(EnergyAsia, March 18 2011, Friday) — The Organisation of Petroleum Exporting Countries’ (OPEC) crude oil production output rose to an average 29.8 million barrels per day (b/d) in February, up 230,000 b/d from an estimated 29.57 million b/d in January, according to an oil industry survey by energy information provider Platts.

Attributing the jump to increased production from Saudi Arabia, Platts said it more than offset the drop in Libyan supplies, estimated to have averaged 190,000 b/d over the month, as the deepening conflict hit the North African country’s oil production and exports in the final week of February.

Excluding Iraq, which does not participate in OPEC output agreements, the 11 members bound by quotas (OPEC-11) pumped an average 27.1 million b/d in February, 190,000 b/d more than January’s 26.91 million b/d, Platts said.

The survey estimated that Libyan output dropped to around 1.39 million b/d from January’s 1.58 million b/d due the disruption in operations. The International Energy Agency (IEA) last Friday estimated that the volume of shut-in production had now reached one million b/d.

John Kingston, Platts global director of news, said:

“The key questions now centre on how much more production loss we’ll see from Libya for March – likely to be at least one million barrels per day, if not more — and OPEC’s response to that. All signs point to there being a one-for-one substitution so far in terms of barrels, but even so, that doesn’t take into account the market impact from a reduction in the quality of those substituted barrels, as well as a fear premium.”

Platts said Saudi Arabia boosted production by 300,000 b/d to 8.7 million b/d, nearly 700,000 b/d more than its assumed OPEC quota.

Ali Naimi, Saudi Arabia’s oil minister, said the kingdom had met all incremental demand from its customers and was storing additional quantities of crude at various locations to meet any further call on its production.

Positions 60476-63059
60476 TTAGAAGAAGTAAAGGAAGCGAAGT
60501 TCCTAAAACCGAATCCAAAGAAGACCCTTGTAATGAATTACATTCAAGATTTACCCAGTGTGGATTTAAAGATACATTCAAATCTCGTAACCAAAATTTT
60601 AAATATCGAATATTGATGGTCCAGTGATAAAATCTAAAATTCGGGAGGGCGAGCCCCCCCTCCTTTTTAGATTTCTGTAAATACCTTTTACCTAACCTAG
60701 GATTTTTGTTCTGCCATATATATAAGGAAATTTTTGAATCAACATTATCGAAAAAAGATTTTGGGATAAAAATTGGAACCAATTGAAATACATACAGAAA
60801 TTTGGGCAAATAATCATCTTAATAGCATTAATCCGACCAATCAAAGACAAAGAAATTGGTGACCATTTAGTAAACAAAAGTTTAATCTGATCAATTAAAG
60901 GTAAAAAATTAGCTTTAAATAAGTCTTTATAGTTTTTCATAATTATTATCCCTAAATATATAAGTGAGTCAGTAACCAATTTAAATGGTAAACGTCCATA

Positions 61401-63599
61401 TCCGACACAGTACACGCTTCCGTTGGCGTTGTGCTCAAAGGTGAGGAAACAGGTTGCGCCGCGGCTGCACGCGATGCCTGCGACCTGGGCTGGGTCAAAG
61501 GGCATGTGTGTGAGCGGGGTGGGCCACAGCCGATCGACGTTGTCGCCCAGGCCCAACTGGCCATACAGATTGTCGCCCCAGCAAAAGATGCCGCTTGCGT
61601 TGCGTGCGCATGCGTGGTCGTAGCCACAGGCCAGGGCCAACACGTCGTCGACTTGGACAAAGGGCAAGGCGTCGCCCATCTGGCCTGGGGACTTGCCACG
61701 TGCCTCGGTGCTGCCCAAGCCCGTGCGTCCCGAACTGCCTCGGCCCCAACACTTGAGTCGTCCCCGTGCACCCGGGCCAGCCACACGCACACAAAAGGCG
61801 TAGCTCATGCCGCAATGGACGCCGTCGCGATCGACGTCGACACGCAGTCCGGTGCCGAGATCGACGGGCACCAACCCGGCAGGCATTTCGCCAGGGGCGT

He said Saudi Arabia has 3.5 million b/d of spare crude production capacity readily available that could help offset any supply shortfall.

His remarks suggest that Saudi Arabia, which claims to have total capacity of 12.5 million b/d, has now boosted production to around nine million b/d, according to Platts.

The report said that the kingdom had started to shift barrels of mainly lighter grades from its eastern ports to the Red Sea to position itself for additional shipments into Europe, where most Libyan crude is sold.

The cartel’s other increases came from the UAE, Iraq, Iran, Kuwait and Ecuador, while Angolan and Nigerian production dipped by 10,000 b/d and 20,000 b/d respectively.

The survey showed that the OPEC-11 exceeded their notional 24.845 million b/d output target by 2.255 million b/d, reducing their level of compliance with the 4.2 million b/d of output cuts agreed in late 2008 to 46.3% from 50.8%. Iraq’s 40,000-barrels-per-day increase took its production to 2.7 million b/d in February, a new post-2003 high.

Platts said OPEC production has been increasing in recent months alongside rising oil prices, which early this year exceeded US$100 per barrel for the first time in two years and continued to climb as political unrest spread across North Africa and the Middle East.

On February 24, North Sea Brent hit a 30-month high of US$119.79 per barrel, but prices have since fallen back to around US$114 per barrel for Brent and US$105 per barrel for US light crude futures.